International law is clear about private property rights in space – there are none. Private property rights can only be created by a state on the property over which the state has sovereignty. The 110 countries that have ratified the OST are not allowed to create private property rights. The OST is ratified by all states with space programs and reflects the consensus of resolutions of the U.N. General Assembly on the topic.

Under the OST, states are also liable for the activities of non-state actors, whether they are private corporations or international organizations. States must ensure private activities conform to the obligations of the OST. It is up to each party state to create their own domestic legislation to effectuate this. The U.S. created the ability of private citizens to go into space with proper government authorization and supervision through several pieces of domestic legislation. However, while the OST requires “continuing supervision” by nations of private actors while in space, U.S. laws omit regulating activities in space, instead focusing on launches and reentry.

In the early 2000s, the U.S. adjudicated one case of private property rights.  In 2003, Gregory Nemitz registered a claim of real property rights for the entirety of an asteroid. After NASA landed a spacecraft on the asteroid, Nemitz submitted an invoice to NASA for parking and storage fees. NASA’s general counsel denied Nemitz’ claim and Nemitz appealed in court. The court found there are no private property rights in space; thus, there was no basis for compensation.

However, the U.S. pivoted its non-appropriation policy in 2015 with the SPACE Act, where U.S. Congress “created” private property rights for resources in space. Backers of the SPACE Act compared it to the Homestead Act of 1862 (which the idea of “seasteading” is based on).  In 2017, the U.S. National Space Council proclaimed that outer space is not the common heritage of mankind. Then in 2020, NASA announced the Artemis Accords: new principles for the use of outer space including further solidifying private property rights in space. Nine other countries have signed on. Finally, in 2020 President Trump discussed space settlements during the State of the Union, saying, “now we must embrace the next frontier: America’s Manifest Destiny in the stars.”Following this trajectory (homesteading, Manifest Destiny, etc.), it seems possible the U.S. might actually support some of Musk’s plans for Mars if his actions bring more imperialistic value to the U.S. government than logistical headache. However, it seems unlikely the U.S. would support Musk creating a separate nation.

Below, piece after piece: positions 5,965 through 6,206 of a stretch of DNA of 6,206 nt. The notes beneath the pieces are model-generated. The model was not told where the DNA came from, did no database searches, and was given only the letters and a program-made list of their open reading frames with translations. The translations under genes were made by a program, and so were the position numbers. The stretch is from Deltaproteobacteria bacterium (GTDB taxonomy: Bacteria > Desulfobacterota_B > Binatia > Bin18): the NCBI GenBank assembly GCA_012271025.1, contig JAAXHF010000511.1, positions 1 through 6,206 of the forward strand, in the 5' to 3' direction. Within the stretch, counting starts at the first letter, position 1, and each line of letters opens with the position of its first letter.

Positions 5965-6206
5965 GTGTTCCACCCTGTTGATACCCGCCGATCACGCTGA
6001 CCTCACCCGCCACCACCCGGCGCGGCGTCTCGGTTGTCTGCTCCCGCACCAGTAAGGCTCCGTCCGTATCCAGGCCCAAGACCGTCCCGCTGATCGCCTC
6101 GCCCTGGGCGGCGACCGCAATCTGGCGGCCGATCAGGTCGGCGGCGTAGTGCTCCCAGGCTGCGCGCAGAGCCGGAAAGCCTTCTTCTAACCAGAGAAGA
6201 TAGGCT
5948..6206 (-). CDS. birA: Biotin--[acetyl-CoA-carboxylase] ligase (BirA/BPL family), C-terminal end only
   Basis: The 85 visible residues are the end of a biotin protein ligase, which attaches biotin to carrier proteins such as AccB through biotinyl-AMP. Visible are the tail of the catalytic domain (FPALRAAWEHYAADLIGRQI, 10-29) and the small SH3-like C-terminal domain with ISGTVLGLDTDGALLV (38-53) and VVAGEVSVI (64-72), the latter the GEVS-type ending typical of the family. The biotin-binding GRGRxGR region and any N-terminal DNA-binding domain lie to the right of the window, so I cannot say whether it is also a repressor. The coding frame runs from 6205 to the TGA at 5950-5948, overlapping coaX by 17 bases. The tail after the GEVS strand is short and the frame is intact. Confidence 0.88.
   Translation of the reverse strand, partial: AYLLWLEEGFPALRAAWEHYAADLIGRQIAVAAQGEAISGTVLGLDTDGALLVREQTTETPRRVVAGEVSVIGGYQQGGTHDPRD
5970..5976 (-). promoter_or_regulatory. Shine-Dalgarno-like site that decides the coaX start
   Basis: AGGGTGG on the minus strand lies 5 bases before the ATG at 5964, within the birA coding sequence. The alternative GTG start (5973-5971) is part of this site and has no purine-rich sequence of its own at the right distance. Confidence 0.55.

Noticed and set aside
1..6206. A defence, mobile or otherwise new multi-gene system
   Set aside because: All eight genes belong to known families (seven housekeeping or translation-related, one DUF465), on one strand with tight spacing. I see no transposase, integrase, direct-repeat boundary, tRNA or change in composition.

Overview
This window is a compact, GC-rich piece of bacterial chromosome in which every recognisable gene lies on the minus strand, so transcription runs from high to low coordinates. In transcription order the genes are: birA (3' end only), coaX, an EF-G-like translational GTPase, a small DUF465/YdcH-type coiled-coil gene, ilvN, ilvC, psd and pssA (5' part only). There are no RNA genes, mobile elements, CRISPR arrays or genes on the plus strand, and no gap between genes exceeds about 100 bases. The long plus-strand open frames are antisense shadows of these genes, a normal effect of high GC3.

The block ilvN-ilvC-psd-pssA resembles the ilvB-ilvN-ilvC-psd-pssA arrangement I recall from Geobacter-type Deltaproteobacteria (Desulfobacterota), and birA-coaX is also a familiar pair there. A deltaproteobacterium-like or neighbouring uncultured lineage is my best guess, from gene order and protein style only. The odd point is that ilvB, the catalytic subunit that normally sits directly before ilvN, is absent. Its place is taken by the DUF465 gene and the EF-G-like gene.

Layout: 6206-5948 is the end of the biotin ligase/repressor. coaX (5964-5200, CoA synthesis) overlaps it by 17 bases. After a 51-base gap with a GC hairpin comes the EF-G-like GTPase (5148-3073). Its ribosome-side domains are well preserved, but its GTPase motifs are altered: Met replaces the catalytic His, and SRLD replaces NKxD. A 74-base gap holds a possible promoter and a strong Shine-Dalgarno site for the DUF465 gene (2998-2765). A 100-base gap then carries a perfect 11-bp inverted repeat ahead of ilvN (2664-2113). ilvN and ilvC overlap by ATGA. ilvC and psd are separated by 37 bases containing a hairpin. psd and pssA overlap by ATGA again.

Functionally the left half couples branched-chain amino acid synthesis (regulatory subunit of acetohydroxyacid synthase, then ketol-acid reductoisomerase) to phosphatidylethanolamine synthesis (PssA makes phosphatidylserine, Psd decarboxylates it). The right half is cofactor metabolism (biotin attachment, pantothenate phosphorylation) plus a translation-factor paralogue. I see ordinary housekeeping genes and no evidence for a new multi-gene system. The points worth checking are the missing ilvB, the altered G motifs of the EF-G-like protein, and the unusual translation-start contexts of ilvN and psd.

Some commenters have pondered why Musk provided the Starlink/Mars clause so early (well before any of his employees or customers have traveled to Mars). The prohibition of private property ownership in space appears to have already become customary international law – or is at least on the cusp of crystallizing. Musk will want to say that from his country’s original declaration of independence, he has always been a persistent objector to the prohibition of private property rights on Mars. This strategy would make financial sense, as Martian private property rights would reassure Earth-based investors.

Deconstructing Musk’s Plans for Mars

Musk elaborated in 2020 that he plans for his government to be a direct democracy. Commentators have questioned why Musk would choose that form of government, which may be terribly ineffective in response to resource scarcity and constant danger. Further, Musk has become well known as a CEO who will happily violate labor laws, health codes, and pollution regulations back on Earth in furtherance of his company’s financial bottom line. That does not sound like someone who will actually enact or uphold direct democracy.